I came across a post by Jeff Goins, who blogs about writing and creative life, called “7 Tips for More Effective Writing,” and it’s great in itself, but I noticed a particularly insightful nugget of wisdom within it: His final three tips are the entire recipe for a writing career. There’s nothing more to know. They’re not always easy to accomplish, but these are the steps:
- Choose something smaller than a book as your first project. Books are very, very hard to write. I’m currently writing my sixth and seventh books, and I’m still not sure I know how to do it. (This doubt is part of the process; I will muddle my way through again.) If you start by saying you’re going to write a book, there’s a good chance you’ll get frustrated and give up. Instead, start by writing smaller pieces—blog posts, articles, essays, short stories. Then you can work your way up to a book.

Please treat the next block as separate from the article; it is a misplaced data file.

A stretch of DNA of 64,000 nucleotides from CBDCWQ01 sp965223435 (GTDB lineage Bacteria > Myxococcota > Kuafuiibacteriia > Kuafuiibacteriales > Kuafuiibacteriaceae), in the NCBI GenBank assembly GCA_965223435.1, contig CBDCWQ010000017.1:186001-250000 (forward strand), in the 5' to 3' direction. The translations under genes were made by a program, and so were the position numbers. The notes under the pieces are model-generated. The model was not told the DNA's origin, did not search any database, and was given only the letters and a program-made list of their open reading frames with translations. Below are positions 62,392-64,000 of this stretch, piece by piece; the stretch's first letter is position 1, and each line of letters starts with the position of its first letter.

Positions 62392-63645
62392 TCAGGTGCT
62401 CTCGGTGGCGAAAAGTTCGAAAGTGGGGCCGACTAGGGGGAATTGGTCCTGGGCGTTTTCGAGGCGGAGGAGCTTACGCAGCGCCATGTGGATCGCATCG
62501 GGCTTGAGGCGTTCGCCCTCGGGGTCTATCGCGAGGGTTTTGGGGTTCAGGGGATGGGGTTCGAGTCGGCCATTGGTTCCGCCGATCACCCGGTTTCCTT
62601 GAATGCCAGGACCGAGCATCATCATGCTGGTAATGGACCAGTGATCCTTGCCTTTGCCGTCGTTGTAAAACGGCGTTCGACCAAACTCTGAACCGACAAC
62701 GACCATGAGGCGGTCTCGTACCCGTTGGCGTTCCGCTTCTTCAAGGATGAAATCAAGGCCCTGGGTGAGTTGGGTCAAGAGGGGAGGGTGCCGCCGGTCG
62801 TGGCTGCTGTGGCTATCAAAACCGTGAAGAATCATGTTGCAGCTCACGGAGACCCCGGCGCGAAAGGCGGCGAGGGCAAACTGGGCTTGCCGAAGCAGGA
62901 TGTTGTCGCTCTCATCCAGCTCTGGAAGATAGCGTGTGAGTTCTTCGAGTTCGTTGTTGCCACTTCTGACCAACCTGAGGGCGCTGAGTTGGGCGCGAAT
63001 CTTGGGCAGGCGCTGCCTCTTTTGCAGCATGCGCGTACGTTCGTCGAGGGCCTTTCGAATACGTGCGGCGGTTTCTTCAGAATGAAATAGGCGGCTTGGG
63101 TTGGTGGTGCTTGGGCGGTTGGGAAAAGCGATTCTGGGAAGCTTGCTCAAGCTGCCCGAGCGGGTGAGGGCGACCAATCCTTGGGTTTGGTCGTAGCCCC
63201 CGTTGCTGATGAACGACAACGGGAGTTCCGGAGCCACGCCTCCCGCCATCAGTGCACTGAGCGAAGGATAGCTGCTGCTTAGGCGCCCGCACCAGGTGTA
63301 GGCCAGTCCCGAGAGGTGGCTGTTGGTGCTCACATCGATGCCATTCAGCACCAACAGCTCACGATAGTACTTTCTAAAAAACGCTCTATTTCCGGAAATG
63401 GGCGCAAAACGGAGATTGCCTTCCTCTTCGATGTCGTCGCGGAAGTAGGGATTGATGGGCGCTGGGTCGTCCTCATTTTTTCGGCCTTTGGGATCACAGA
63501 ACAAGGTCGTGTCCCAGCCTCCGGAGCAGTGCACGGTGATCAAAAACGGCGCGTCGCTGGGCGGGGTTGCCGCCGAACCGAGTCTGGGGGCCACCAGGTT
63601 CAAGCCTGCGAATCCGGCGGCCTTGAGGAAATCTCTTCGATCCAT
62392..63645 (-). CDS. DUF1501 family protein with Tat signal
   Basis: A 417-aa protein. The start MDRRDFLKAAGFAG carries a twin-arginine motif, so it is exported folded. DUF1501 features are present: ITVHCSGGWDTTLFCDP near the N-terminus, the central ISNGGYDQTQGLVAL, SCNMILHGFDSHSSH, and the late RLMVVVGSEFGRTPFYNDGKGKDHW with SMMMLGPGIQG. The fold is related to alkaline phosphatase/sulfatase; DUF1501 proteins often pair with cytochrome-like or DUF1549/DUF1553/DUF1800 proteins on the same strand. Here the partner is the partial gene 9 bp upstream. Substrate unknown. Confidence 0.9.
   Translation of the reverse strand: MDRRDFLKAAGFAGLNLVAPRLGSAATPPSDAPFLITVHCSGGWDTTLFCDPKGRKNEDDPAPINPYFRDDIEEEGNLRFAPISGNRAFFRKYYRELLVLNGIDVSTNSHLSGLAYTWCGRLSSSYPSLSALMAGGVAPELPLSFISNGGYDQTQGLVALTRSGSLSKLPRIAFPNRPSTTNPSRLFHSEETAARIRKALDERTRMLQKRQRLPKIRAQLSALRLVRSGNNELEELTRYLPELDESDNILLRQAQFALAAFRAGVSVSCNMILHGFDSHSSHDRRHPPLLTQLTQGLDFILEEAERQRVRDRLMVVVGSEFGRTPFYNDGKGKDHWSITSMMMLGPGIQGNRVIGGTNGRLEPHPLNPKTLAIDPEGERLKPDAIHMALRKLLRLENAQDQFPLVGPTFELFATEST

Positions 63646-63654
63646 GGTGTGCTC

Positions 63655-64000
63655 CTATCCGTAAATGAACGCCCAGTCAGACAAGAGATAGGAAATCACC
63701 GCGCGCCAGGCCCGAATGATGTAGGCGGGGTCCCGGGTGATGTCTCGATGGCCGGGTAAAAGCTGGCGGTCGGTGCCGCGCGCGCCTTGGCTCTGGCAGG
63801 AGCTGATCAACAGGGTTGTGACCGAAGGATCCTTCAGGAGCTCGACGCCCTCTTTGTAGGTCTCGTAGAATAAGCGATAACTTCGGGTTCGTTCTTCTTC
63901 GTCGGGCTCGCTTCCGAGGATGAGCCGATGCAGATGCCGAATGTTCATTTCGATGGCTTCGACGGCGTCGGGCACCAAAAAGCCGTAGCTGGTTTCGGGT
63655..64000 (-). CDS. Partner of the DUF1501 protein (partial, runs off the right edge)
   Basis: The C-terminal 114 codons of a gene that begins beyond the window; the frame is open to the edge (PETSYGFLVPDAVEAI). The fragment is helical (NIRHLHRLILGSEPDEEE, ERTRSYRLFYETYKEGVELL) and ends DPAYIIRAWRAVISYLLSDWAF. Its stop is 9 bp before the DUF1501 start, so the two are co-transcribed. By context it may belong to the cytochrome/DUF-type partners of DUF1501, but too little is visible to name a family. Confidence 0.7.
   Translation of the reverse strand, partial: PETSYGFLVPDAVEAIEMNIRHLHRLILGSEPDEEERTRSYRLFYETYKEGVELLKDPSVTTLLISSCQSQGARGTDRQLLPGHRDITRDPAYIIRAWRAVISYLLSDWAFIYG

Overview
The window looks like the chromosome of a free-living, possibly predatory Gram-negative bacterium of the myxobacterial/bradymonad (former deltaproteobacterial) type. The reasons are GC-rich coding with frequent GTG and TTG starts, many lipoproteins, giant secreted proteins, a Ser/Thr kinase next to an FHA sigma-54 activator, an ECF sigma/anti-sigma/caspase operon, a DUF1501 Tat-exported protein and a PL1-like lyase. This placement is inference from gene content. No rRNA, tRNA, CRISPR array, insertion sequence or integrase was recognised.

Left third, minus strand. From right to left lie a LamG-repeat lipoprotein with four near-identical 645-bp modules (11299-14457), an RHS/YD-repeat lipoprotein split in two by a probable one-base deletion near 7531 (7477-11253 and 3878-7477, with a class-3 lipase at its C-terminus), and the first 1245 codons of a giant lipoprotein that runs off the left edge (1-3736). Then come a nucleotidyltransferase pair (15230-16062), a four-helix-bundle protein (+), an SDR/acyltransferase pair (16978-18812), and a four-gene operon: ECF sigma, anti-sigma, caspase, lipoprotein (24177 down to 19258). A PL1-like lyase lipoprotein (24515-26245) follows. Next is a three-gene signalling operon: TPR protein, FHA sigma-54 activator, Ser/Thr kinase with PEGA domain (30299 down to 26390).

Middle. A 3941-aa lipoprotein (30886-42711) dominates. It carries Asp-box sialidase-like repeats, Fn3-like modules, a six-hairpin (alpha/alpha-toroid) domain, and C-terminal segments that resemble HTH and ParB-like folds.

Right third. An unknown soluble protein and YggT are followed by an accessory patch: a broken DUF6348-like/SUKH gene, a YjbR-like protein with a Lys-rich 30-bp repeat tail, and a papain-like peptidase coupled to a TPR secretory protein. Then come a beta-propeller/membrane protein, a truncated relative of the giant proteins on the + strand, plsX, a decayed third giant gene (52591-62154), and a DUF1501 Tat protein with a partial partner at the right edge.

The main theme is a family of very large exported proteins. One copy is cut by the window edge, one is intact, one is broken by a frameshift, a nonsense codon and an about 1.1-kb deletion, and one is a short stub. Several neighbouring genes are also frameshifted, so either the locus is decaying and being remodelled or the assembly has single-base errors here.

- Work on that stuff, and keep working on that stuff. The difference between professional writers and amateurs is that professionals write even when they don’t want to, usually most days of their lives. We’re no more thrilled about it or inspired than others are. We just do it anyway.
- Publish somewhere. Learn to pitch articles and essays. Submit those stories. Start your own blog. It’s important to get your work out there.
Do those steps a bunch of times, and eventually, you’ll feel ready to take it to book level. Then keep doing it all for the rest of your career. Now you’re a writer.